Born in Tijuana, the son of an Anglo woman and a Mexican father, Urrea says that "Home isn't just a place, it is also a language." In these six stories—each wandering beneath different kinds of sky, from the thick Mazatlan starry night to the wide open spaces of the Sioux Nation in South Dakota—Urrea maps the spiritual geography of what he calls "home."
"I always thought Luis Urrea was six skies rolled into one (I mean that in a good way), and this book proves that he speaks with a multitude of passionate, powerful and hilarious voices. This book is a beautiful kind of crazy."—Sherman Alexie
"With this new collection of stories, Luis Urrea makes the short list of essential American writers. His glittering landscapes, which warp and ennoble the human spirit, bring to mind the work of Salman Rushdie. I found myself going back and rereading whole passages; Urrea's got a way with words that raises the bar for the rest of us. What a marvel of a book!"—Demetria Martínez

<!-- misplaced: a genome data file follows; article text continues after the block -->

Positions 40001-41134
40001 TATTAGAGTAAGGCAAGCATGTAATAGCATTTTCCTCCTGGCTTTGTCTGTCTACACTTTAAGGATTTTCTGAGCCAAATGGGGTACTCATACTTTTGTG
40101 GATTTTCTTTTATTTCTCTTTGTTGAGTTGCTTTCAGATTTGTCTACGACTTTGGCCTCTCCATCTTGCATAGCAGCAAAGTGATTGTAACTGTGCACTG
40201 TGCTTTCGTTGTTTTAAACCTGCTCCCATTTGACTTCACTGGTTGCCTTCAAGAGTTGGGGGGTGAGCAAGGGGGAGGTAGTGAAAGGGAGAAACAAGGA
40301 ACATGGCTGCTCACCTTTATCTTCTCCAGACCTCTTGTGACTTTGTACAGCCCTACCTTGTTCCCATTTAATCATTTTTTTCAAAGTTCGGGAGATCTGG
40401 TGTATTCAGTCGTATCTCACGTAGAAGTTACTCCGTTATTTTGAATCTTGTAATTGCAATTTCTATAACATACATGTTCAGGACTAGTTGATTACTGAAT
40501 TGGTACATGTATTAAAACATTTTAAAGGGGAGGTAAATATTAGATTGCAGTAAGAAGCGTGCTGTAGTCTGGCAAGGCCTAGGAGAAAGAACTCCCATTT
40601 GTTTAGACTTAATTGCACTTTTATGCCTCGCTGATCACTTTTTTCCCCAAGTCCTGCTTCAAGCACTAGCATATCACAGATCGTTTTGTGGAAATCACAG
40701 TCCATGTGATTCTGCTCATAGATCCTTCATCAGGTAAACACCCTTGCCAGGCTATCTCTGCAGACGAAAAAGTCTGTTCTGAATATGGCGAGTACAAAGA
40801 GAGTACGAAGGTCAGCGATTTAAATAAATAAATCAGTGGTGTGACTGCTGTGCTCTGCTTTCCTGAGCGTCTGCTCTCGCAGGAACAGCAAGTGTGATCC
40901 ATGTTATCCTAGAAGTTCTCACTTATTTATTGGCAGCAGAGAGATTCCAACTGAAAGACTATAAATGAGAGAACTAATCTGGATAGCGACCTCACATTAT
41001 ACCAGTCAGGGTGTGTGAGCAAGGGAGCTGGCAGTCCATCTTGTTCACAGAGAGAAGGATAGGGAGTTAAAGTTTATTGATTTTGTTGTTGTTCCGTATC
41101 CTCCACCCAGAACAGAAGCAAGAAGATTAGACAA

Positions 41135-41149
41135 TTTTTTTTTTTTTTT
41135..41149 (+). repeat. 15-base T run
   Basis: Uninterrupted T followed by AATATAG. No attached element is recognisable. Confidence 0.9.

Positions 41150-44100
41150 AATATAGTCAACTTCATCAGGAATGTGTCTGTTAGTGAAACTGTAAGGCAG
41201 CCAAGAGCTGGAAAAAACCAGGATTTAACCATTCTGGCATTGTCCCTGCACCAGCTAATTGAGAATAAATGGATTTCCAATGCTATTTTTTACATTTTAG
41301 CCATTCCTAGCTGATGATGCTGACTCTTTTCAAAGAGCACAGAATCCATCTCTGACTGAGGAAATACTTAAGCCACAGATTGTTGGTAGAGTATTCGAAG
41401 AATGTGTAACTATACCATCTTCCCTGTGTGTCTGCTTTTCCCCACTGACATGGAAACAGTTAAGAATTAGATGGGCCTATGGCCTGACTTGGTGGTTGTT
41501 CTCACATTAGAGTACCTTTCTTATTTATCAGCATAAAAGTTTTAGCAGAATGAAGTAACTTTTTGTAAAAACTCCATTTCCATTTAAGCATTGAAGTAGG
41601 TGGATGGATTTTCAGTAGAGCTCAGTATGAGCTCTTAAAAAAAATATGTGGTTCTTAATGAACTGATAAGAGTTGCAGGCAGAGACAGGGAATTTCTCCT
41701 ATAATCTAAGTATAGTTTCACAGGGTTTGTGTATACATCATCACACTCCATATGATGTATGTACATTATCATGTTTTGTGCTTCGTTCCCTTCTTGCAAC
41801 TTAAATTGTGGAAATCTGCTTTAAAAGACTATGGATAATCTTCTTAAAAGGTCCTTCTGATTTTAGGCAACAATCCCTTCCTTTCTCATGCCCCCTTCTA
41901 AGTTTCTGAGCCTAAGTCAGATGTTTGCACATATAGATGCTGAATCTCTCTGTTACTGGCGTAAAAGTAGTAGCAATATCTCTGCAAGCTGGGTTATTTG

"Urrea goes in for the big picture, and there seems to be no world he cannot capture. He writes with wit and ingenuity, and the stories possess a powerful sense of acceleration. With each story I was transported to an intense and fully imagined world."—Robert Boswell
Luis Urrea is a novelist, essayist and poet. His books have received The American Book Award for non-fiction, 1998, and The Western States Book Award for Poetry, 1994, and The New York Times named his non-fiction Across the Wire a Notable Book of the Year, 1993. Luis lives in Chicago.
About Luis Alberto UrreaSee more books from this Author
He offers a different perspective on the Native American experience in "Bid Farewell to Her Many Horses," which describes the sorrow of a man who marries a Sioux woman who succumbs to alcoholism, while "Father Returns From the Mountain" is a touching story of a man's attempt to come to terms with...| Read Full Review of Six Kinds of Sky: A Collectio...
The wisdom of Mexico, full of chaos and tradition, the land of grandparents, contrasts with the anonymity and reckless responsibility of more recent arrivals in the U.S. In “Taped to the Sky,” a man called Don Her Many Horses speculates on the imminent fate of the white guy, Hubbard, passed out i...Apr 15 2002 | Read Full Review of Six Kinds of Sky: A Collectio...